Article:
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Andrée Putman, The Queen of Black and White


What would be black without white and white without black? I am not making a metaphorical combination here (although I believe it could make some sense) but since I started to draw and design clothes when I was a young teenager, I always had a preference for black and white colors. I already shared with you my admiration for Pierre Soulages‘ work and his ‘outrenoir‘ (beyond black) concept in Pierre Soulages: black like you never saw it before. Pierre Soulages, also known as ‘the painter of black’ allowed me to think in black and to assume the black color as the source of my creative process. But someone else later confirmed my black and white world could go way beyond and exists by itself in our everyday furniture; this person is Andrée Putman.

I was impressed when I first saw Putman’s signature monochrome graphics she created at the Morgans Hotel in New York in 1984. I only discovered her work a couple years later but then I was convinced black, and black and white were ‘it‘, the essence of my inspiration was there, inspired by amazingly creative people such as Pierre Soulages and Andrée Putman. The often called ‘Queen of the checkerboard‘ is also known as  the ‘Ambassador of French style‘ and her work was inspired by Robert Mallet-Stevens and many other designers from the 1930s (one of my favorite era). Aged 85, the tall and extravagant ‘grande dame of French design‘ is still one of the world’s leading interior designers.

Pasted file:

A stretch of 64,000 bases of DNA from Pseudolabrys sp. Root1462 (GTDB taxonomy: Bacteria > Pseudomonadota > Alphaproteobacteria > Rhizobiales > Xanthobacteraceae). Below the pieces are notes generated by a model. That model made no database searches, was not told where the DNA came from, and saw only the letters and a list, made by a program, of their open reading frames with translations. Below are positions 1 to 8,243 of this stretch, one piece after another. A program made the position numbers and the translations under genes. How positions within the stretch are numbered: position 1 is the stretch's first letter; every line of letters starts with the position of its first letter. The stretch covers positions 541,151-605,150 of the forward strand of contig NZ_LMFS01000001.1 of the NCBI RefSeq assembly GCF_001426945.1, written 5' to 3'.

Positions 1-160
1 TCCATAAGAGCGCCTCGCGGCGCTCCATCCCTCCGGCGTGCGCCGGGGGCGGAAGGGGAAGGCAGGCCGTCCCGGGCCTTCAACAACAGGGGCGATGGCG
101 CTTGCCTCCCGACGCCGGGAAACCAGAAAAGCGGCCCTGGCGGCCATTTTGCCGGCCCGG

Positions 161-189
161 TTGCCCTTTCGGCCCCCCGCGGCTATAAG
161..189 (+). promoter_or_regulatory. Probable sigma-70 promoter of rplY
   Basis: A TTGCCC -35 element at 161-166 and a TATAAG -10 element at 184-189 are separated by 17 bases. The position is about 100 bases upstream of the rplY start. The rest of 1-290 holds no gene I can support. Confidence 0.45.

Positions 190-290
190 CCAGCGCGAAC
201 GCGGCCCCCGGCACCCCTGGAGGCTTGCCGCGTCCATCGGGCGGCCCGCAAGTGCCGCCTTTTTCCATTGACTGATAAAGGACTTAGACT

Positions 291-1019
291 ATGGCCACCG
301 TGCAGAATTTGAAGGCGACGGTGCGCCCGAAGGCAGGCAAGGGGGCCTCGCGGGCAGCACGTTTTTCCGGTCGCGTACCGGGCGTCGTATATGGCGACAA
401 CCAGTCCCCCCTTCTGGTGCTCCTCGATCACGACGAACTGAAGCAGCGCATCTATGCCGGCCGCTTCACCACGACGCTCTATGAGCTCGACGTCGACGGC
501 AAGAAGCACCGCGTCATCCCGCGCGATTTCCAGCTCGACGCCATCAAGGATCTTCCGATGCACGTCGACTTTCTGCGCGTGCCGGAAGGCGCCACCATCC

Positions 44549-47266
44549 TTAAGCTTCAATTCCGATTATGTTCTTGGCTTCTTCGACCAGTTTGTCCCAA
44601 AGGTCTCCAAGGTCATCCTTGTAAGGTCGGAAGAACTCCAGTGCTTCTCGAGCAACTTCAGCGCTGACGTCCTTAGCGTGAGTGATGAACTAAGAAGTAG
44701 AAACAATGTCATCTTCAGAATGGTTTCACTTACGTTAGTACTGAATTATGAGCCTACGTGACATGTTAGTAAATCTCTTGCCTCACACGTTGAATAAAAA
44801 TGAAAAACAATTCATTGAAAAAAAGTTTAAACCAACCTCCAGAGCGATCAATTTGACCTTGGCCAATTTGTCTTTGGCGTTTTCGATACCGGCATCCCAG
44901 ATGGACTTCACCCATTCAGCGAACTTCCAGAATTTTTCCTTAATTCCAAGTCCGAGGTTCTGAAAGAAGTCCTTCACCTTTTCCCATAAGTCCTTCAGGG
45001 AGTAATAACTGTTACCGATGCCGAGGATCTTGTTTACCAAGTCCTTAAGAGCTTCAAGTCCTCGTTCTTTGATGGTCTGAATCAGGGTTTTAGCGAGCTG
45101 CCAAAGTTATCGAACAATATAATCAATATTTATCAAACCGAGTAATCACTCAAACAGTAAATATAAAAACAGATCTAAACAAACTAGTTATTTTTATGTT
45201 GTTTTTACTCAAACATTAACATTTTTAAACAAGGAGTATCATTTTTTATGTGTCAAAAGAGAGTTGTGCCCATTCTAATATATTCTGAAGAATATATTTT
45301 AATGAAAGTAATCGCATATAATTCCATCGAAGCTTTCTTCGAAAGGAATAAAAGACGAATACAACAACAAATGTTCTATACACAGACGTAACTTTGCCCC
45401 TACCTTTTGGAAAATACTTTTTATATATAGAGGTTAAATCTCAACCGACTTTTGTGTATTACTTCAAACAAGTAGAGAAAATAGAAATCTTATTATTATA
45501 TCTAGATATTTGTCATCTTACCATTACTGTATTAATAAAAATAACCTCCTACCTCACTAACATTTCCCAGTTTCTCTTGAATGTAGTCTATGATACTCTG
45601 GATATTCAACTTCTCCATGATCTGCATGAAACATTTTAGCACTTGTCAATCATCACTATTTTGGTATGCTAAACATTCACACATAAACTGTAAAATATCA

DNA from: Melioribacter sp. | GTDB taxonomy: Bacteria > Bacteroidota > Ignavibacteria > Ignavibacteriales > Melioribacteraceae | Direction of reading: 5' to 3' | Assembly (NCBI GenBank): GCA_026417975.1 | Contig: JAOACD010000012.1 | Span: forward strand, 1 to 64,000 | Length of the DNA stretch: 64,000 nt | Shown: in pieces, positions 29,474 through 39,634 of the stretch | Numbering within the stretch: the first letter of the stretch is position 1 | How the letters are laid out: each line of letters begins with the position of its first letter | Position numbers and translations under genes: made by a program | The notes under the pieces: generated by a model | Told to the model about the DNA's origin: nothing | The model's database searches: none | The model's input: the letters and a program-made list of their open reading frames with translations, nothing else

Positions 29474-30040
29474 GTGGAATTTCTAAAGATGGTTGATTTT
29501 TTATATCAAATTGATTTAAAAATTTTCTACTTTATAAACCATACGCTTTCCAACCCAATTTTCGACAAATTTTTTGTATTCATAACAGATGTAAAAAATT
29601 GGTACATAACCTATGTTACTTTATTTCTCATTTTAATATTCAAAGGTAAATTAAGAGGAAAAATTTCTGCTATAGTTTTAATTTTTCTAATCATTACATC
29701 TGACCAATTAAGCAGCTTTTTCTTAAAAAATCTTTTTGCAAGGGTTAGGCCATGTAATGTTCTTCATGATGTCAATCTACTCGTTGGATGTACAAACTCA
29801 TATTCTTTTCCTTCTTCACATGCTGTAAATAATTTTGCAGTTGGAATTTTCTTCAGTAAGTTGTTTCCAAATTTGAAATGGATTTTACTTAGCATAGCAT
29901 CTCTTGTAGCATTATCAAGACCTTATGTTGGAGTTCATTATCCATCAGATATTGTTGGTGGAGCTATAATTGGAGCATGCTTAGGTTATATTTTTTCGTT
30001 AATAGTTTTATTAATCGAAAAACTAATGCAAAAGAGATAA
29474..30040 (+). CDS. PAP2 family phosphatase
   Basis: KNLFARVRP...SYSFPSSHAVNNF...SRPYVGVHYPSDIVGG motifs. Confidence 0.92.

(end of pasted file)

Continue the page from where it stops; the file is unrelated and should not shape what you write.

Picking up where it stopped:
Putman is honoured by a retrospective exhibition which started last November at Paris City Hall (Hotel de Ville, 5 rue de Lobau, 75004 Paris). I visited it last year and it is very well done, with many of Putman’s works including the ‘Milky Way’ piano, Trompe l’Oeil tables, the Black coffee table and Crescent Moon sofa, and also a reconstruction of the bathroom from the Morgans Hotel (see photo below). I had a great time but I regret we had to wait outside in a freezing wind for half an hour. It was worth it although a better organization would have been appreciated, the place was not big enough to let everyone enter. But I recommend the exhibition if you plan to visit Paris. Be quick, the exhibition will close on February 26, 2011.

Visit Andrée Putman’s Website: http://www.studioputman.com/






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